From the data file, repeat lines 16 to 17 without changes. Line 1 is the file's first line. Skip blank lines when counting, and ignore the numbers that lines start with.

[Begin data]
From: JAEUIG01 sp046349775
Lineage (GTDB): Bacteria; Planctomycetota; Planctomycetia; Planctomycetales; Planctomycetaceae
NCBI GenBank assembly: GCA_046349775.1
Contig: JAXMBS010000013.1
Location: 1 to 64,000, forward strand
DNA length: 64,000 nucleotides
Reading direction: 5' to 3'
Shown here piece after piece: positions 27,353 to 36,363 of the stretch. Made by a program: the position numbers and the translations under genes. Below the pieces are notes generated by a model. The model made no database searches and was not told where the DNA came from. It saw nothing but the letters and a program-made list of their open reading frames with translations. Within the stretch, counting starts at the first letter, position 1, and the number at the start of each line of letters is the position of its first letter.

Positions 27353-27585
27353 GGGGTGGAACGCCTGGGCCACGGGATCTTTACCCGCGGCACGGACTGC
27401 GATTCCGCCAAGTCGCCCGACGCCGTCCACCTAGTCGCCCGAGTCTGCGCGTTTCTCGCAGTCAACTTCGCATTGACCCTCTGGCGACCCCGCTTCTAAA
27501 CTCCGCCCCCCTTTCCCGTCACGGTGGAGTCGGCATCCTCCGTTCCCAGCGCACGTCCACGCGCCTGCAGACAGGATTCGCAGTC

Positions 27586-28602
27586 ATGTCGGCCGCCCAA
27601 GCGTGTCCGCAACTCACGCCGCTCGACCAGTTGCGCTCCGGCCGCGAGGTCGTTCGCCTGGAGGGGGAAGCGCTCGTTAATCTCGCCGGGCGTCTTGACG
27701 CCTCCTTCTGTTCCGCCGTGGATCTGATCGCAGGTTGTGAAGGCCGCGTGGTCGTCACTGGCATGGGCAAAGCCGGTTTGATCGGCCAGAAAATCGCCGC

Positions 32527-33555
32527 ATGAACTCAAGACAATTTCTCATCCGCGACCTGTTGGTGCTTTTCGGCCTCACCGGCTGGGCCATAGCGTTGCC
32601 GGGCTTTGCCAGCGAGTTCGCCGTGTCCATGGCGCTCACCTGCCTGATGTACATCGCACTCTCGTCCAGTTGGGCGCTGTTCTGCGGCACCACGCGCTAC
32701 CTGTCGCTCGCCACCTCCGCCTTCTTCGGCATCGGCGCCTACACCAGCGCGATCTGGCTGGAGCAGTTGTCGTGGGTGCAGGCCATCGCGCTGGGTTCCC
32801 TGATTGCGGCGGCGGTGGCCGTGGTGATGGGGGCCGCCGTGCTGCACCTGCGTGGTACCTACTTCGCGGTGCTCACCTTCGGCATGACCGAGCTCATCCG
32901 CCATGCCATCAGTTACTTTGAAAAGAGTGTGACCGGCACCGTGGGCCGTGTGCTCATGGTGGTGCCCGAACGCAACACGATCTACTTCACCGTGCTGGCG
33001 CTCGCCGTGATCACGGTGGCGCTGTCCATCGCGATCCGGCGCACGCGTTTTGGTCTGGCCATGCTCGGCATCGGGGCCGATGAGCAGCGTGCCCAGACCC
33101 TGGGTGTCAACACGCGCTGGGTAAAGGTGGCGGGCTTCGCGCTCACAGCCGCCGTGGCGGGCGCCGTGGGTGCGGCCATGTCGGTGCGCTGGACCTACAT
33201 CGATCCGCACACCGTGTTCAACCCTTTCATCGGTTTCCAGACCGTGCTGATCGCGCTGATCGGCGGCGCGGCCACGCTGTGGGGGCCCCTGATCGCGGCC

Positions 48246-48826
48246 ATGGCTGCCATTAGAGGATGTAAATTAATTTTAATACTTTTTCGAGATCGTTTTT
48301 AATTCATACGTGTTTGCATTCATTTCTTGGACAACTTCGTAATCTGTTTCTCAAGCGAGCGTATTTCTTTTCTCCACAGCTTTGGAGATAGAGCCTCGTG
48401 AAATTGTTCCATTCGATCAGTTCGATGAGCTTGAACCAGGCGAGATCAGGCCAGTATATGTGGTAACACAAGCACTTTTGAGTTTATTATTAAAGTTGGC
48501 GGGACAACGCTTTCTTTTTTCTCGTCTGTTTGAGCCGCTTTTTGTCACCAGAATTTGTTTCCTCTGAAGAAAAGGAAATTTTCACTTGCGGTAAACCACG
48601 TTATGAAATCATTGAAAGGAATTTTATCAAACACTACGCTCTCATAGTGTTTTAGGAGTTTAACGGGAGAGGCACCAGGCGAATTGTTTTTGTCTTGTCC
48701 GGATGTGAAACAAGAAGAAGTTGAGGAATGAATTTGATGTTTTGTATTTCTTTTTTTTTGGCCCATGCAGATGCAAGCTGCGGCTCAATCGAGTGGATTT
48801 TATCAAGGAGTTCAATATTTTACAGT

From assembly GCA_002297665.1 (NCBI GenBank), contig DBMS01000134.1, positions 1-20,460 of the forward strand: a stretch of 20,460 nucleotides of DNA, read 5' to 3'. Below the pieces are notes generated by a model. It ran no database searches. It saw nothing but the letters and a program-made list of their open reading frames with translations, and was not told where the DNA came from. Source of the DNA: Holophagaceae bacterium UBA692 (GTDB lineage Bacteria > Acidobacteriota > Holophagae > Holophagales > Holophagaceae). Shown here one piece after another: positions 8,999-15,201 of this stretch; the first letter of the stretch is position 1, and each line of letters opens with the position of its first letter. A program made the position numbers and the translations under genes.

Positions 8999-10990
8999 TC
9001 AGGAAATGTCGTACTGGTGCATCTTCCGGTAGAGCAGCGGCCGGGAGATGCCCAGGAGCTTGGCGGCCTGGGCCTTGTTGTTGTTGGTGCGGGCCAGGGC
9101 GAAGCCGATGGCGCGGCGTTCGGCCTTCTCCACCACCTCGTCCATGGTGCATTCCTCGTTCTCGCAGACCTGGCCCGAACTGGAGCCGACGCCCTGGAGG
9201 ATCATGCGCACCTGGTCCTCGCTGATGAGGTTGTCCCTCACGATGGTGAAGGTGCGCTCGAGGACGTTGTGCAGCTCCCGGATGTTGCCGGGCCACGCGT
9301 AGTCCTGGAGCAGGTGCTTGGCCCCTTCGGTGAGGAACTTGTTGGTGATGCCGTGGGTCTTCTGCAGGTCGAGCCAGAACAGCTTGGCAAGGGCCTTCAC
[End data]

27701 CCTCCTTCTGTTCCGCCGTGGATCTGATCGCAGGTTGTGAAGGCCGCGTGGTCGTCACTGGCATGGGCAAAGCCGGTTTGATCGGCCAGAAAATCGCCGC

Positions 32527-33555